This mix has been identified as the most relevant baseline because of the interconnectivity of the Nordic and the mainland Europe electricity markets, and the export surplus of energy from the Nordic countries. These interlinkages are set to develop further in the coming years and decades, which is the relevant time perspective for most investments.
The suggested factor is calculated as a combined margin (50/50 weighting of built and operating margin) in line with methodology and grid factors suggested in the Harmonized Framework for Impact Reporting, published by a group of international development banks. The factor will be updated annually as and when underlying grid data are updated.
A decisive factor in impact reporting is the baseline or reference point in relation to which impact is calculated. Different baselines may result in very different impacts calculated, without the reader necessarily being aware of the assumptions made. Generally, the NPSI Position Paper advises issuers to choose conservative baselines and to disclose which baselines are applied in each project or project category. For some project types, the position paper recommends specific baselines. As an example, the impact of a new green building should be calculated as the net benefit of the building (e.g. kilowatt hours of energy avoided) compared to the applicable national building requirements.
One of the key questions in this regard is how to calculate emissions from different types of energy, such as electricity from the grid, or heat or cooling from district heating systems. For the latter, Kommuninvest has developed an emission factor of 158 grams of CO2e per kWh, based on Swedish national averages for district heating systems. This may be relevant to other issuers financing projects in Sweden. As there are large regional differences in the input and efficiency of district heating systems, there would be a need to develop individual emission factors for other regions and markets. Nonetheless, the methodology employed by Kommuninvest may be a relevant point of departure.
For electricity, the distribution system is much more interlinked. Hence, it makes sense to consider the Nordic electricity market as one, while at the same time bearing in mind the high degree of interconnectivity with the grid of mainland Europe. Based on this, the NPSI Position Paper proposes a common CO2 emission factor of 380 grams of CO2e per kWh for all Nordic issuers (see box on previous page).
Another crucial discussion for impact reporting is where to draw the outer boundaries of a project, and which aspects of it to report upon. The NPSI Position Paper recommends issuers to include all activities, facilities, or infrastructure of a project financed through a green bond, in their impact reporting (hence, avoid 'cherry picking' the parts with the highest impact).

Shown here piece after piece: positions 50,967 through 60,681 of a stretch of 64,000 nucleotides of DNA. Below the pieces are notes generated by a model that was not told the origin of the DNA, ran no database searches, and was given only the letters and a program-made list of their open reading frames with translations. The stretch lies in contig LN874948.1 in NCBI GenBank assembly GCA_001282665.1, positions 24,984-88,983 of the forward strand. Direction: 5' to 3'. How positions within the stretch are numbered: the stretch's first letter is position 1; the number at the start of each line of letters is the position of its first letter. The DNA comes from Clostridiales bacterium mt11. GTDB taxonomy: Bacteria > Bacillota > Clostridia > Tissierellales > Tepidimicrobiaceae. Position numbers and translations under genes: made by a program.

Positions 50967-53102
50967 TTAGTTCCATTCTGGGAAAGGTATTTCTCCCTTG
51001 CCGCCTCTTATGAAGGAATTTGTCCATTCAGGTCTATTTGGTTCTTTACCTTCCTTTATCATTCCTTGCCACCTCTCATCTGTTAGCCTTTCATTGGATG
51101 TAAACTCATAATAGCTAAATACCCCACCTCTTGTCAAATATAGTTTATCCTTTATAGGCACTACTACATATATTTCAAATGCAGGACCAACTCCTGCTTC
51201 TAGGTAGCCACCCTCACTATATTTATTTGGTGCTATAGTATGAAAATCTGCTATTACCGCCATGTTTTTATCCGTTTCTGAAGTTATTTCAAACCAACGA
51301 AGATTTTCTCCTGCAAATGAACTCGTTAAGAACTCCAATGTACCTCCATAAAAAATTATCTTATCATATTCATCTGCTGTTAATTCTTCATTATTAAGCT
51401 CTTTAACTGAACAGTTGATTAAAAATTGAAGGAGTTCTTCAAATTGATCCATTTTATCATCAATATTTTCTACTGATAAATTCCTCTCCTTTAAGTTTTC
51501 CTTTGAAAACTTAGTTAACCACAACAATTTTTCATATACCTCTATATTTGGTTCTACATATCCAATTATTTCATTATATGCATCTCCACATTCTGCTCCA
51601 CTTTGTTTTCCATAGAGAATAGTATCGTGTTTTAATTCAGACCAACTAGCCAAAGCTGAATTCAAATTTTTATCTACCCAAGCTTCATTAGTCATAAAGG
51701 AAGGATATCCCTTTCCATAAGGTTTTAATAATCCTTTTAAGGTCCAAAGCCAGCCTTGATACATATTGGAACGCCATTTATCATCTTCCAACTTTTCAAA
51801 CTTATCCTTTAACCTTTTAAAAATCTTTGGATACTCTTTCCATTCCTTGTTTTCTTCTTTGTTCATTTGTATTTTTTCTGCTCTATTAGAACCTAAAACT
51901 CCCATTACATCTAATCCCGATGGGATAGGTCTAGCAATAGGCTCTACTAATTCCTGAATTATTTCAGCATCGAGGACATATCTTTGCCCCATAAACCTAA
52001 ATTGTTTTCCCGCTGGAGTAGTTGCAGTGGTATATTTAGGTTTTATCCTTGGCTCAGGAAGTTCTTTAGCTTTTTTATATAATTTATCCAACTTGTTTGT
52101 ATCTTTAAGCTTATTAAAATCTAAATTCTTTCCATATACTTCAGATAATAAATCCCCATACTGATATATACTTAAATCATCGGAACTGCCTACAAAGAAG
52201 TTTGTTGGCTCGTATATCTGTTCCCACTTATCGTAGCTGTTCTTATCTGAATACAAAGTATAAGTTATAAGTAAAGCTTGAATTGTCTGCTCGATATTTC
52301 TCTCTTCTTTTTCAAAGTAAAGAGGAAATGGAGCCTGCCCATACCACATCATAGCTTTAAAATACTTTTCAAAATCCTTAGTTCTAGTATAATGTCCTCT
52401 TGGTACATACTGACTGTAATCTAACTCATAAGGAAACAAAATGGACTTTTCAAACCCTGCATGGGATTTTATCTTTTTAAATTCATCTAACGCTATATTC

In terms of greenhouse gas emission scopes as defined by the Greenhouse Gas Protocol, the position paper recommends reporting to include Scope 1 (direct emissions from e.g. on-site combustion or vehicles owned by the enterprise) and 2 (indirect emissions from purchased electricity, heat, cooling, or steam).
Scope 3, which covers all other indirect emissions related e.g. to products and services purchased by the enterprise, remains voluntary to report in this version of the NPSI Position Paper. We would like to emphasise that there are currently several uncertainties associated with calculating Scope 3 emissions, including the risk of double-counting emissions as one entity's Scope 3 emissions are another entity's scope 1 emissions, for instance.
Category-specific impact reporting recommendations
In addition to the general principles presented, the NPSI Position Paper provides specific reporting recommendations for eight project categories that have been identified as particularly relevant to Nordic public sector green bond frameworks. The categories are loosely based on the use of proceeds categories suggested by the Green Bond Principles. We have included a few examples of suggested indicators here.
- Energy avoided annually, compared to a baseline scenario in which the same building satisfies national building requirements
- Major refurbishments may be reported upon as net energy reduction compared to the pre-investment energy situation
- Energy produced on-site (behind the meter) used in buildings may be subtracted from the reported energy performance of the building, if this is in line with national building regulations
- Annual energy production
- Installed capacity of renewable energy production plants
- Annual greenhouse gas emissions avoided, applying the suggested emission factor
- Number of metric tonnes processed in the facility, including the increase attributable to the investment
- Expected improvement in material recovery rate
- Energy use reduced or avoided because of the investment Clean transportation
- Net avoided emissions from fossil-driven vehicles (taking into account emissions from electricity consumption of electric vehicles, applying the grid factors referred to in the NPSI position paper)
- Number of kilometres of new bicycle lanes, train lines etc. established
- Estimated reduction in car use/car kilometres attributable to the investment